The question to ask yourself is this: Do you really need mortgage insurance if you already have life insurance. The simple answer is no! The banks and mortgage companies as well as the finance companies get rich off the extra money they charge you for the insurance. I had disability insurance on a loan I had. It took me and my lawyer combined to finally get them to pay off the note like they were suppose to. It took me another five years to get the bad payments that the insurance carrier delayed each month off of my credit report. They had over 7 times they paid the note 3 months late and ruined my credit for quite a while.

        Comment


        • #5
          jkilroy, what Rick is describing is NOT PMI. PMI will only insure a lender against loss for a loan whose loan to value(LTV) is above 80%. In return for paying this insurance, a borrower recieves conforming (Agency) interest rates. The idea is that you can save more per month with a lower rate and a PMI payment versus a loan and a rate without PMI.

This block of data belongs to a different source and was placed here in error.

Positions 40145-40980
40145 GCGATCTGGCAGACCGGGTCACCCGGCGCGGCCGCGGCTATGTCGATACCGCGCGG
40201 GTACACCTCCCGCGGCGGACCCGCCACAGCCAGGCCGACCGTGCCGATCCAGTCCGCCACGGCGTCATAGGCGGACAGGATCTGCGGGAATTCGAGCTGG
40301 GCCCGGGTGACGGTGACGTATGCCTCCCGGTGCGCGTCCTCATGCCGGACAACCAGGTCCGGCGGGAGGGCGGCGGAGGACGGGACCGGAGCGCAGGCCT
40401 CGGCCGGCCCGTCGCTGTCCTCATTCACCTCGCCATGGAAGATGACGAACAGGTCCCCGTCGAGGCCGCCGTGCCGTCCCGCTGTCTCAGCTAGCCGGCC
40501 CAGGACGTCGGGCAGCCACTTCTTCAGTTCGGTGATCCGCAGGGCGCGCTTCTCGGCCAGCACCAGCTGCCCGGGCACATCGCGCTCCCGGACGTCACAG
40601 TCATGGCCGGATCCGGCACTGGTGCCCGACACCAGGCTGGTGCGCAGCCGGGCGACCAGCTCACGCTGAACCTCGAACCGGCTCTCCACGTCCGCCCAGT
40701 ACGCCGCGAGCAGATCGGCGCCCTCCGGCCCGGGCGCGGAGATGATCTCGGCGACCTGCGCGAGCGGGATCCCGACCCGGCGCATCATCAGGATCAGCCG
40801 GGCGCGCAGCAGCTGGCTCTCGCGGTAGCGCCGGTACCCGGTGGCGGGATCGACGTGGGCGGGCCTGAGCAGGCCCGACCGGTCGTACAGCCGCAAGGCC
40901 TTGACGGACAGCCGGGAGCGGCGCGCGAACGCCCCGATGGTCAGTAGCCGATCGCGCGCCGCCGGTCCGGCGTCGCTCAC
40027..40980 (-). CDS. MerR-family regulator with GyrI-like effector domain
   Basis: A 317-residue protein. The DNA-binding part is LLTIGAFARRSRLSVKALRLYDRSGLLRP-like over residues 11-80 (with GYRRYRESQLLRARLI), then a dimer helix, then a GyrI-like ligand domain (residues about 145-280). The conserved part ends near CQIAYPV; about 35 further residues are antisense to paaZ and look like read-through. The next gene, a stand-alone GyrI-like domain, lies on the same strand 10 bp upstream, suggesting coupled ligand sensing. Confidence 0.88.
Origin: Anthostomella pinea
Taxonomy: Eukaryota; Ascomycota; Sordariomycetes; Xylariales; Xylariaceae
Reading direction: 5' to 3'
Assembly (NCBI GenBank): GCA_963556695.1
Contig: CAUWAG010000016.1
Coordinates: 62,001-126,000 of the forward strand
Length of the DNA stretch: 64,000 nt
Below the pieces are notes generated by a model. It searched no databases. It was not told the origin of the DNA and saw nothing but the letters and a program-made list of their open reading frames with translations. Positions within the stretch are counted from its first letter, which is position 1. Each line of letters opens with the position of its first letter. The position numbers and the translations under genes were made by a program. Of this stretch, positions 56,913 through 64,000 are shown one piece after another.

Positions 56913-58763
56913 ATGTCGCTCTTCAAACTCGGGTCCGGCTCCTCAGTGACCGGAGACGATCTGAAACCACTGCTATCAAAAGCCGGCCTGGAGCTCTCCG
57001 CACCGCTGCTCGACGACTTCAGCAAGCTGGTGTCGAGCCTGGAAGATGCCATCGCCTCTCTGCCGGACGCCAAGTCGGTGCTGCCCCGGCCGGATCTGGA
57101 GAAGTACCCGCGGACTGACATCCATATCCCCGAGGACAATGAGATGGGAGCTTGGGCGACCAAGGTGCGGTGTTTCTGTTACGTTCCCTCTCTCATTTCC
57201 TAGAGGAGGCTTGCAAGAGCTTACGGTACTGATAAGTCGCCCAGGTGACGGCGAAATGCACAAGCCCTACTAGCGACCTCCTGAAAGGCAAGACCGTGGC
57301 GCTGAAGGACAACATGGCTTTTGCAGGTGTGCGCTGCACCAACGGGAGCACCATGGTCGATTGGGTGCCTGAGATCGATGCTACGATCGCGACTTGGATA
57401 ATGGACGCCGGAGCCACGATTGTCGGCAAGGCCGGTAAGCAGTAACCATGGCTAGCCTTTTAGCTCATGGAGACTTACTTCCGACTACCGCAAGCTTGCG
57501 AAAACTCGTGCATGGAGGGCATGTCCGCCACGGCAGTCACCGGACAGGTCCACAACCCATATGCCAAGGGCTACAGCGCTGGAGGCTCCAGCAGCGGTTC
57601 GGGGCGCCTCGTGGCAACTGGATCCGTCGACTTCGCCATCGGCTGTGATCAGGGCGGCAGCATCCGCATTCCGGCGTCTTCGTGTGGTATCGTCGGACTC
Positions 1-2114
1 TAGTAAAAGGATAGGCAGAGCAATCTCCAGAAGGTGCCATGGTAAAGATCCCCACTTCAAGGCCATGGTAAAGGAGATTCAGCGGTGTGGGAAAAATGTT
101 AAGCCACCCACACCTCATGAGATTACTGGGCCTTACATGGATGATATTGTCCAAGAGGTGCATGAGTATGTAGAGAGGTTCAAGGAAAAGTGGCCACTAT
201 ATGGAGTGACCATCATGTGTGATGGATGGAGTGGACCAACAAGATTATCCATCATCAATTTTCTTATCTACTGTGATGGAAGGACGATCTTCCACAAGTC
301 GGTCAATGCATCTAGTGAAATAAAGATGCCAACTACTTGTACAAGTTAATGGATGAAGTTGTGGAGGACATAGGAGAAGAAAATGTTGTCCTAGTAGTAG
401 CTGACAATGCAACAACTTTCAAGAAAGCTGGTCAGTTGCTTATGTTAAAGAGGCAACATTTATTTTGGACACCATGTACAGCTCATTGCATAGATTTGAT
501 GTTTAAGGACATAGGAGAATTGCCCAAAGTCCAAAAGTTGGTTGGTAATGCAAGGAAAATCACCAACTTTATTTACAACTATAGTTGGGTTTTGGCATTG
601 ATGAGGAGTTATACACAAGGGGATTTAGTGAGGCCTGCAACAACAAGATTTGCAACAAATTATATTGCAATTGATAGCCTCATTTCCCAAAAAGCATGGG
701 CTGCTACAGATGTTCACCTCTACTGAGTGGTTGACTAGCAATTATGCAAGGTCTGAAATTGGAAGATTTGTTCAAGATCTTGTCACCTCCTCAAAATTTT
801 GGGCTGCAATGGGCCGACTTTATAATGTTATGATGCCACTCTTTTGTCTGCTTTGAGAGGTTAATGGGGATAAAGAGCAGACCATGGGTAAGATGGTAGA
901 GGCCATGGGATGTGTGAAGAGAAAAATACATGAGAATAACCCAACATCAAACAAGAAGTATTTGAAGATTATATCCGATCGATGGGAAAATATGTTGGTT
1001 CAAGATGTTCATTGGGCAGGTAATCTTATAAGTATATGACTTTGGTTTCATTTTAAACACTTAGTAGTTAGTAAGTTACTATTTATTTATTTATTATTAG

My 10yrs of mortgage experiance say no one needs PMI. It usually works out to be cheaper to "buy it out" or obtain a loan structured correctly to avoid PMI

          This applies to the US by the way.

          What Rick is describing in what is sometimes called "credit life" insurance.

          Rick, the general thought is that with the payment you would make on your insurance, you could put into an ivestment fund and make considerably more money over the long run by reinvesting your profits. You can do the math for yourself.



          [This message has been edited by cuemaker (edited 07-27-2005).]

          Comment


          • #6
            I don't know about other areas, but here in Texas you can't avoid PMI unless you balance owed is below 80% of the appraised value. This hurts most those least able to pay - first time home buyers.
            Also, when you get your balance paid down 20%, they are not obligated to tell you you can drop it. You have to know to ask. Also, they don't like you to know a higher appraisal can take your out of the PMI-required pool.

            Comment


            • #7
              Rex,

              The rules I described are nation wide. There are alternatives to PMI and in most instance it can be bought out.